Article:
This article is part of our special report 20 Visions for Europe.
“20 Visions for Europe” gathers unique visions from public officials, intellectuals, artists, diplomats, civic actors and business representatives.
The project is part of EURACTIV’s celebration of 20 years of free, independent reporting with European values at its core. The partner of the project is Stars4Media.
Ambassador Vladimir Chizhov is the permanent representative of the Russian Federation to the European Union.
Commemorating glorious and tragic dates in the history, as well as our personal milestones, we don’t usually confine ourselves to enumerating facts and summarising conclusions, but try to look beyond the curtain of the future.
The development of European integration has been complicated, at least certainly not smooth. Especially keeping in mind, that with the growth of territory and population, the number of problems that the EU member states began to face gradually increased.
As practice has shown, to cope with them all alone is impossible for any country. That is why European nations and countries got united in the first place. The coming 20 years are unlikely to be easier than the past ones. I am convinced that there will be a wide range of new challenges, some of which we cannot even realise today.
We will have to encounter them only together. As the proverb says, “united we stand, divided we fall”. That is why I believe that in the coming years we, Europeans, should be smarter and focus our efforts not on disconnecting, but on uniting our potentials – both human and economic.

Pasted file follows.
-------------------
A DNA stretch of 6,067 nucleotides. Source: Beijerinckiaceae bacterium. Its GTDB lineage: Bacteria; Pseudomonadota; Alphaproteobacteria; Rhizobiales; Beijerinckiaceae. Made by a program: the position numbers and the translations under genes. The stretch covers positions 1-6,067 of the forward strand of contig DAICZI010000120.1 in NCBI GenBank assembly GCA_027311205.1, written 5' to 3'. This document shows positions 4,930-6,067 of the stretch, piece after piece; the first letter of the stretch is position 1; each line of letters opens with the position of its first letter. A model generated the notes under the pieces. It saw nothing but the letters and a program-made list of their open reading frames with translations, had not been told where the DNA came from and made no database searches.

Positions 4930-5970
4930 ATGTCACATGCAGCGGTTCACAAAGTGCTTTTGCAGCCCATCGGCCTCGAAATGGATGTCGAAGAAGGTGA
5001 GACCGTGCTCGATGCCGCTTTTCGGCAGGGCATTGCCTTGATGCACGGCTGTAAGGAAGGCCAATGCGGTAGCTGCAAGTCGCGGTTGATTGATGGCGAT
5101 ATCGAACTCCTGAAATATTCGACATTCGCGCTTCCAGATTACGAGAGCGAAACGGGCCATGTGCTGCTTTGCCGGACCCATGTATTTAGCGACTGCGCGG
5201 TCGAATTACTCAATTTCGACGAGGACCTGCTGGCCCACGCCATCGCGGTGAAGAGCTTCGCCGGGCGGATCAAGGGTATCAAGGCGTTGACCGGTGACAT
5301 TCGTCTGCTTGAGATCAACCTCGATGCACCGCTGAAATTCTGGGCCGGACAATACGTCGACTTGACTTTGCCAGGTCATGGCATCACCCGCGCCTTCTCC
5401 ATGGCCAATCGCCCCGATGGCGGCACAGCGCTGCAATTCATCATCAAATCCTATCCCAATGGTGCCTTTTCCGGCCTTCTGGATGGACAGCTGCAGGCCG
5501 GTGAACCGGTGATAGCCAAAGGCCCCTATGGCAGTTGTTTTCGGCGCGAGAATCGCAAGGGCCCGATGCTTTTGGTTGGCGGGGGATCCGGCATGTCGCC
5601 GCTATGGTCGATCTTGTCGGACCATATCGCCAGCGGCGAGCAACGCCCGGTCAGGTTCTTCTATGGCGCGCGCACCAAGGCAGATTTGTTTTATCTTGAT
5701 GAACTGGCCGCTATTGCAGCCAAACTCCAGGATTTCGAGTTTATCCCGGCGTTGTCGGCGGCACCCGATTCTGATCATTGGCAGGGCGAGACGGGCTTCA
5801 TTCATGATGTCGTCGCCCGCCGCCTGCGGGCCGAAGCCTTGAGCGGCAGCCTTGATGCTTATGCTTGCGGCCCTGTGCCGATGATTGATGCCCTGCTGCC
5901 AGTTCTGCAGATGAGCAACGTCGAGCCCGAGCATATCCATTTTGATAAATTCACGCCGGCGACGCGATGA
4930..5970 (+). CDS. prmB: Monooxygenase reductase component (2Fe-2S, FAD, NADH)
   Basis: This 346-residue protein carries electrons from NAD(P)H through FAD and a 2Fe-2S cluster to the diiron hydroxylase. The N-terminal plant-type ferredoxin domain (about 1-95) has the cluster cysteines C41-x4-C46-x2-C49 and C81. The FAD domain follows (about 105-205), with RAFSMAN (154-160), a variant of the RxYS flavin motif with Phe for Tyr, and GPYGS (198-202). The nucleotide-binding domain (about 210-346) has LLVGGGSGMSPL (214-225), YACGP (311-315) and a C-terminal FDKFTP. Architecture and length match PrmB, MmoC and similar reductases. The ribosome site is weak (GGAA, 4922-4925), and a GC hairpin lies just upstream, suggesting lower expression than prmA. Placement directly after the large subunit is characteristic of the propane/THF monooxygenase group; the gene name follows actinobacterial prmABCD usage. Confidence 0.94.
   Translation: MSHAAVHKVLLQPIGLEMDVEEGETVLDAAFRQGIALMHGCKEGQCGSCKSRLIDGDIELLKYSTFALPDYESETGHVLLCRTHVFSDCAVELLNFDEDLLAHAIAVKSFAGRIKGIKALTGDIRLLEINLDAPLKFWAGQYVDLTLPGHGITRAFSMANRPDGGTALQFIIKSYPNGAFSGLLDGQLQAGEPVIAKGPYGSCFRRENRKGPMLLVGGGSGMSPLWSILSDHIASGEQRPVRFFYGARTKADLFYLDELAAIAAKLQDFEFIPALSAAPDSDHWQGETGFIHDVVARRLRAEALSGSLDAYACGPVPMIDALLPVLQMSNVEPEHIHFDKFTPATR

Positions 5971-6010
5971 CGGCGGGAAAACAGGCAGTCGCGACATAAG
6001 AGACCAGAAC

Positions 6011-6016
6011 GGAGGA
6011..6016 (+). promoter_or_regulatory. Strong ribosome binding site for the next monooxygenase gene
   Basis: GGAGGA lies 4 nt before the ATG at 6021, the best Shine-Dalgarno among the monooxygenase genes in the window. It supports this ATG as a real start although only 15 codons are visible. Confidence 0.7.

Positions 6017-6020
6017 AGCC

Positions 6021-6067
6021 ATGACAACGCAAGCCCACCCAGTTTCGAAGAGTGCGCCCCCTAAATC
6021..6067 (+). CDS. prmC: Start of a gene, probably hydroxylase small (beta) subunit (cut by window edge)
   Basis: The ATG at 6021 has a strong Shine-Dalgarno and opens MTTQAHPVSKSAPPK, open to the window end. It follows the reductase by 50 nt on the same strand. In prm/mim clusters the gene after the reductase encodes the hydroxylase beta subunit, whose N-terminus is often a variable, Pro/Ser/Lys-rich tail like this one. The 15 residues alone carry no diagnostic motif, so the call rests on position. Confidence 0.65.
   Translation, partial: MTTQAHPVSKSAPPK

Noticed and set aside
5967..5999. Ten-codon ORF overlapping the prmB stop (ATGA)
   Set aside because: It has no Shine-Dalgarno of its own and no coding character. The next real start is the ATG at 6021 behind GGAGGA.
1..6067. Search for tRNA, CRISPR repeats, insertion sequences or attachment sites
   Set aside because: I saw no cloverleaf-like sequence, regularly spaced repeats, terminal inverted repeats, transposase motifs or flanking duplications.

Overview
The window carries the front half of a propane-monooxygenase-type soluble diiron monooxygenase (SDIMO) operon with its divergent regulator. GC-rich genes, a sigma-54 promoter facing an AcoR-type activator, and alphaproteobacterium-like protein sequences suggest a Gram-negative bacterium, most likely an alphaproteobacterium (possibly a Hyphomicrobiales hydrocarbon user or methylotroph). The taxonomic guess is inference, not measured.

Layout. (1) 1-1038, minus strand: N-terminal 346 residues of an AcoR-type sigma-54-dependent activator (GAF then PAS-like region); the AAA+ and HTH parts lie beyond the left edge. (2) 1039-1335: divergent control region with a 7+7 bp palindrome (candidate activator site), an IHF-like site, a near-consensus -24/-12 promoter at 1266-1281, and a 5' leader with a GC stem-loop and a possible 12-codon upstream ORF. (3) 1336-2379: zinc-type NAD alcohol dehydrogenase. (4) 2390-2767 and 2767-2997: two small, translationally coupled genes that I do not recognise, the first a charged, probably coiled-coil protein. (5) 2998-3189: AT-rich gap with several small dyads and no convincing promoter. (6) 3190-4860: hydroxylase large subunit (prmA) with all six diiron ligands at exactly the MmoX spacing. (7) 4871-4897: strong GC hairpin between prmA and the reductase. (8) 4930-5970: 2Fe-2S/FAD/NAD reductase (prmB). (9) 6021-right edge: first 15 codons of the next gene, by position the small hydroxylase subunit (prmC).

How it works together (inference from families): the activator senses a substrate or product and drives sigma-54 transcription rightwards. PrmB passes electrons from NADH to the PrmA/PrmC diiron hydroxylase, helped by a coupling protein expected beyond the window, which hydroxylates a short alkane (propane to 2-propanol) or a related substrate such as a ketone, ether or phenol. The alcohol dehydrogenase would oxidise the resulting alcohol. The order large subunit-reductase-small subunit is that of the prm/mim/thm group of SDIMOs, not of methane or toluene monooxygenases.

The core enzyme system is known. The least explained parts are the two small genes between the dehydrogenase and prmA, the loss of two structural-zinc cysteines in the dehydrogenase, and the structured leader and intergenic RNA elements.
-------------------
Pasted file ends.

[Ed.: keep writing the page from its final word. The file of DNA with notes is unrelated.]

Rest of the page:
This is a natural process in which we can and should participate if we want prosperity and safety for our peoples.
Therefore, our idea of creating a single space from Lisbon to Vladivostok is not a utopia, but a viable initiative, the implementation of which would meet the interests of all European peoples.
That is what we should deal with in the next two decades, so that in 20 years from now we – or our successors – would be able to report on the successful functioning of our common European home.
Myself, my colleagues, our compatriots keep up optimism and believe that modern Europe, which we consider ourselves to be part of, is not on the verge of another crisis, but of another Renaissance – the process of political, economic, technical, cultural and mental evolution.